MINDEMOYA—The Central Manitoulin Pioneer Museum in downtown Mindemoya opened Wednesday, July 2 with two new exhibits, ‘Treasure Van Treasures’ and ‘School Bus History.’
Treasure Van Treasures tells the story of Ethel Mulvany, whose travels before and after World War II, and her imprisonment as a Japanese prisoner of war at Changi Prison, inspired her to share her experiences in a unique way that improved life in poor villages around the world. “This is my favourite exhibit,” said Alexa Gordon, a summer tour guide at the museum.
“Ethel Mulvany was born on Manitoulin Island, but she liked to travel.” With her husband, Denis, Ms. Mulvany travelled to Singapore from Africa. They were there in 1942 when the Japanese attacked and were both taken as prisoners of war, living in separate prisons for three years. They were reunited after the war but their marriage did not survive.
While in Changi Prison, Ms. Mulvany began her Prisoner of War Cookbook project. After her release, she completed the cookbook and sold 20,000 copies, raising $18,000 which was used to purchase food for former prisoners of war who were still recuperating in hospital in England. Copies of the cookbook can be purchased at the museum and at The Expositor office in Little Current.
During her travels, Ms. Mulvany was bothered by the suffering she encountered and “vowed to do everything possible to stimulate demand for the handmade goods” produced in those poor villages and thus improve the lives of the villagers. She continued to sell arts and crafts while working as a real estate salesperson in Toronto. In 1952, she purchased a van she dubbed the Treasure Van and travelled to universities across Canada selling unique items from over 40 countries. All profits earned through the Treasure Van were used to send Canadian university students abroad and to bring others back to Canada. The Van also served to create awareness and cross-cultural understanding.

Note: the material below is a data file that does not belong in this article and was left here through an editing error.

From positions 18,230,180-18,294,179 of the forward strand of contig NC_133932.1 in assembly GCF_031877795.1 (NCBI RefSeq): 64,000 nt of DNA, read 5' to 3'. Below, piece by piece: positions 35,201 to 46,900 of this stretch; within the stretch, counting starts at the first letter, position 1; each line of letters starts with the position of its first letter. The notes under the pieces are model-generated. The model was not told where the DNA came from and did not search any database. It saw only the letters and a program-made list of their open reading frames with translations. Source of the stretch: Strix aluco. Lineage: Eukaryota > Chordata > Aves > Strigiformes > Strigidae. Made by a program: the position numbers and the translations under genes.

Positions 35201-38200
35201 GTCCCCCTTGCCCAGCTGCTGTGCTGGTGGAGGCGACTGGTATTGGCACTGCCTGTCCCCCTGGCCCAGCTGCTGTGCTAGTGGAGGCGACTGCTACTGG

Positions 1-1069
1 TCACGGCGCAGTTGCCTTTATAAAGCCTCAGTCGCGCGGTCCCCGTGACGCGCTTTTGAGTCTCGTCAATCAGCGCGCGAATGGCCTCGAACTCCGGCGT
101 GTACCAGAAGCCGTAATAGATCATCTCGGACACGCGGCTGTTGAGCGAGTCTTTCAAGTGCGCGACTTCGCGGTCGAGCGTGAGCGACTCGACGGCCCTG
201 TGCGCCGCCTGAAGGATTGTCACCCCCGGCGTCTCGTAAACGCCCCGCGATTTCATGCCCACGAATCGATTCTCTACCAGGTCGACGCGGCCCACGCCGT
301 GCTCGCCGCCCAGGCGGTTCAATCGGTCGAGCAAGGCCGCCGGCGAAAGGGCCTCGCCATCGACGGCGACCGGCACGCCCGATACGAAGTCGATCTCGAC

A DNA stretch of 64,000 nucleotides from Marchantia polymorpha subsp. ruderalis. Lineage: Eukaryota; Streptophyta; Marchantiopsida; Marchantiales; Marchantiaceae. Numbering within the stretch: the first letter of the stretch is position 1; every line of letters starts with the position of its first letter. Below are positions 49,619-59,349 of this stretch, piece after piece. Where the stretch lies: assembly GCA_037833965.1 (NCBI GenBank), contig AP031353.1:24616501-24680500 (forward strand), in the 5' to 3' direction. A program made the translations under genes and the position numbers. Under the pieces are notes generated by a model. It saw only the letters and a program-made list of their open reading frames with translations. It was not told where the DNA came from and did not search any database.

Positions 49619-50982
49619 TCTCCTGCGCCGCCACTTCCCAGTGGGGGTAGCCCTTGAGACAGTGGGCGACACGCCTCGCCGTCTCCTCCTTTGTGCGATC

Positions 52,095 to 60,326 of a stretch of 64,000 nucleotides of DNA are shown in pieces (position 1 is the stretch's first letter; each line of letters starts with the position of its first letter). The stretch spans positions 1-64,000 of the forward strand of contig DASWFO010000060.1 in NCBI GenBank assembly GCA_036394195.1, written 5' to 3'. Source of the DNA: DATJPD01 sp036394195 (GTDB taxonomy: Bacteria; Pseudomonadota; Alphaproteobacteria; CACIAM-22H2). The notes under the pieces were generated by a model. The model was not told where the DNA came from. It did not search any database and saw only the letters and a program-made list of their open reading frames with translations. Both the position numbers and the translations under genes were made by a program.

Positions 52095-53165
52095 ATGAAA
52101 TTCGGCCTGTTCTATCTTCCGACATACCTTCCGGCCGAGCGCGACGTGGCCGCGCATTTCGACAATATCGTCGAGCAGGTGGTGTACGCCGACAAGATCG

The exhibit contains photos and treasures from Ethel Mulvany’s world travels. Ms. Gordon demonstrated a “wife leader” originally used by Carib Indians as a means of leading their wives around and keeping them docile. “It comes off easily,” she explained, “but it hurts if you try to pull your finger away.”
Ms. Gordon stopped in front of a small jar containing tiny carvings. “These are my favourite,” she said. “They’re manchada seeds, from trees in South India. The artists would hollow them out, then place a tiny carved elephant inside.” The elephants are carved from small pieces of ivory, and it took the craftsman about five days to complete each piece.
In addition to jewellery and other treasures, there is a haunting sketch by Ethel Mulvaney of the interior of Changi Prison.
School Bus History uses photos and models to show the progression of school bus transportation in Central Manitoulin, beginning with an early horse drawn, wood heated sleigh van that would have been used in the 1920s and 1930s. In those days, many of the roads on Manitoulin weren’t open for vehicles to travel in winter. It wasn’t until Percy Taylor’s first all-steel bus was introduced that school buses looked anything like they do today. A 1949 photo shows the bus, which held 49 passengers and came with a price tag of $5,600.
The museum has also been refreshed with new display cases. After taking in the permanent exhibits in the brightly lit welcome centre, visitors can tour a log cabin, two pioneer barns and a blacksmith shop, all relocated to Pioneer Museum from local sites. The museum is open daily from 1 to 4 pm.